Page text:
7 April 2009
The African Development Bank has approved US $ 2 million for emergency humanitarian assistance for drought and floods stricken people in Djibouti, Mozambique, Togo and Zambia. According to the Bank statement, the grants from which each country will receive $500,000 will be used to purchase food for distribution to drought victims and the refugees, as well as victims to floods in the Southern African region. [...] The assistance to Mozambique will go to support the government's effort in alleviating the suffering of 250,000 flood and drought affected populations mainly in Zambezia, Tete, Maputo, and Inhambane. “The food assistance of 1,000 tons of maize to be purchased locally, will be channeled through the World Food Programme (WFP) to the affected households whose crops were damaged by the floods and drought and left without means of survival,” the bank said in the statement.
6 March 2009
The U.N. World Food Programme (WFP) in Mozambique is seeking $5.5 million to feed about 100,000 people in the northwestern province of Tete, spokesman Peter Transburg said on Friday. Transburg said the WFP had helped 54,000 of the 97,000 in the region needing food. He added the number of people affected by drought could rise because of low rainfall in the central provinces. "WFP urgently needs $5.5 million to locally purchase roughly 6,000 tonnes of food commodities for assistance programmes across Mozambique in March and April, particularly in the northern province of Tete," he said
3 March 2009
Unless March brings good rain, up to 100,000 people in Mozambique's western province of Tete will need emergency food assistance, but the weather forecast is sunny and dry. "The rains stopped falling regularly and in the past three weeks there has been no rainfall at all," World Food Programme (WFP) spokesman Peter Transburg told IRIN. Small-scale farmers in Tete Province, which borders Zimbabwe, Zambia and Malawi, have been hit particularly hard. "Should the situation persist in the next three weeks, it will become critical," Transburg said.
13 January 2009
A drought in Mozambique has left around 350,000 people desperately in need of food aid. But the UN World Food Programme warned it is running short of funds as the southern African country heads towards its third consecutive year of drought. Central and southern regions of the country have had less than half their normal rainfall since October, meaning harvests have been severely hit. WFP spokesman Peter Transburg said: "We are $8.5 million (£5.8m) short for our programmes until April, we are talking to donors and if we don't get new contributions we will definitely be forced to cut the ration and discontinue the relief assistance."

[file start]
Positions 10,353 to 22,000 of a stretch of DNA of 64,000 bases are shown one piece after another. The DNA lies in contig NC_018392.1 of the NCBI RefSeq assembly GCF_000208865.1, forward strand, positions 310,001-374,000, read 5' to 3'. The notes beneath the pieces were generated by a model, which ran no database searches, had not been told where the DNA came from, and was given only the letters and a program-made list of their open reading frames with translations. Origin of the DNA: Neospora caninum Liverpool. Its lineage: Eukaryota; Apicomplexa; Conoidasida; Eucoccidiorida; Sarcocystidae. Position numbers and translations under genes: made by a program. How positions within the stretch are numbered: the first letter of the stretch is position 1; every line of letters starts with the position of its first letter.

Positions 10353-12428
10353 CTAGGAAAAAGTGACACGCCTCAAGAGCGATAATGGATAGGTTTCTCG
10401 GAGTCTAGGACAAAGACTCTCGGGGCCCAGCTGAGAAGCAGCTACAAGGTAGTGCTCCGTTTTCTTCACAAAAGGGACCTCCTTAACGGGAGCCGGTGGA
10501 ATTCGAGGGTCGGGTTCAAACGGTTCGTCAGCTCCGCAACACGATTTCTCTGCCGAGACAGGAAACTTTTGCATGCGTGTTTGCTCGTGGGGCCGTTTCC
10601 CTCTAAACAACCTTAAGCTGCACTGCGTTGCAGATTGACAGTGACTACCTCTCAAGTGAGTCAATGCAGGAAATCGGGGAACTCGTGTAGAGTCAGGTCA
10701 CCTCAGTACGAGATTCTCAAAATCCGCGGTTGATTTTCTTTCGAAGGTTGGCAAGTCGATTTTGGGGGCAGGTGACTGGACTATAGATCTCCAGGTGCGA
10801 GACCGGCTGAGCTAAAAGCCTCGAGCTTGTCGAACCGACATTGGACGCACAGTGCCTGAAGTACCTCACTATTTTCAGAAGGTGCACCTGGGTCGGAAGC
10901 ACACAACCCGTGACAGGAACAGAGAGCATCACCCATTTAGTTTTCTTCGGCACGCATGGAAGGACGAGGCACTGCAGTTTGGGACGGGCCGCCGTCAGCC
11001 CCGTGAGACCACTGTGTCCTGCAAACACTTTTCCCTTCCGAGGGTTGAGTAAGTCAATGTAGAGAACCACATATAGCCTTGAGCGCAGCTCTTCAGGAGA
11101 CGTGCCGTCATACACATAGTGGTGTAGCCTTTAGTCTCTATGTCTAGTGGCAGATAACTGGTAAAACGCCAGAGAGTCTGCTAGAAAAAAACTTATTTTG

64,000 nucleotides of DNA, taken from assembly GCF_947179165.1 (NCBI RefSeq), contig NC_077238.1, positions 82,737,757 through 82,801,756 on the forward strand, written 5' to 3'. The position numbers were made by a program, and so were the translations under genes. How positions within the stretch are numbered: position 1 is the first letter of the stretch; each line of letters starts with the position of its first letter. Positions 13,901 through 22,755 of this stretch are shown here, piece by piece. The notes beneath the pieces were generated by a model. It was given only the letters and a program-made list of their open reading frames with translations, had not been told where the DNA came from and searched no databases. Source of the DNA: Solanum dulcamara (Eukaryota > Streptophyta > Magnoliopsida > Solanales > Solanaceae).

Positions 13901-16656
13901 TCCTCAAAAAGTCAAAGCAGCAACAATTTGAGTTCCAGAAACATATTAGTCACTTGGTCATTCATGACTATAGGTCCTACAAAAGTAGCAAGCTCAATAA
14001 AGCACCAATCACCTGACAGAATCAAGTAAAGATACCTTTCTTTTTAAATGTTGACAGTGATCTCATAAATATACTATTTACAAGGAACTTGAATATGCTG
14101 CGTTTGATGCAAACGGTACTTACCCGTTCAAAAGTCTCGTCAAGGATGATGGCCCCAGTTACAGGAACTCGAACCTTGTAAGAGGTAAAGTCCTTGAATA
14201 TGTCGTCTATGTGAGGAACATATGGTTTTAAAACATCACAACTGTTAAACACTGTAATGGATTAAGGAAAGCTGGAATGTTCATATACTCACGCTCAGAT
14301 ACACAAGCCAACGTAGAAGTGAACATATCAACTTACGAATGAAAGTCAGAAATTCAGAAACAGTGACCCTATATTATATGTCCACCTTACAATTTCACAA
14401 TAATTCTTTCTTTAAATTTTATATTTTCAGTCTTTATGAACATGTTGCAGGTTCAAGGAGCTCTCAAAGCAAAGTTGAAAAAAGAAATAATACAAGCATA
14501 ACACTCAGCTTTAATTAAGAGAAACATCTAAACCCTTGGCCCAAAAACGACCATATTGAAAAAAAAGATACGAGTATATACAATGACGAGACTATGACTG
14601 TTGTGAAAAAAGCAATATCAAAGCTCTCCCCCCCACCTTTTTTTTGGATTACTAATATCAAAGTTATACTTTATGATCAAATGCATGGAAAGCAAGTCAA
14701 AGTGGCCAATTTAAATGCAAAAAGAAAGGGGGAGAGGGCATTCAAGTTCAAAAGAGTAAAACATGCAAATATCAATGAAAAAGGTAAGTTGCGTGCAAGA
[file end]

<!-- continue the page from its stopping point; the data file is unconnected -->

4 January 2009
A lost world has been discovered in the south-east African nation of Mozambique after explorers spotted an unexpected patch of green on Google Earth and mounted an expedition. [...] Mozambiqueans are returning to the area, long cut off by civil war. Pressure to log the forest for wood or clear it for people to grow food will be great, the scientists fear.
- Humanitarian appeal for flood-hit Mozambique: $30.5M Source: Devex
- Mozambique 'to evacuate thousands' because of flooding Source: BBC News
- Mozambique's 'growth corridor' hopes to tackle poverty and turn a profit Source: The Guardian
- Climate Change: Watch out for the roads Source: IRIN
- WFP to feed 80,000 after Mozambique floods Source: AFP
- Mozambique PRRO 200355 Assistance to Vulnerable Groups and Disaster Affected Populations: An Operation Evaluation
- WFPs Use of Pooled Funds for Humanitarian Preparedness and Response (2009 - 2013). Terms of Reference.
- Mozambique CP 200286 (2012-2015): A mid-term Operation Evaluation. Terms of Reference.
- Mozambique - Review of the Evolution of Basic Food Prices, 2013
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- 14 February 2013 WFP Responds To Flooding In Mozambique With Locally-Grown Food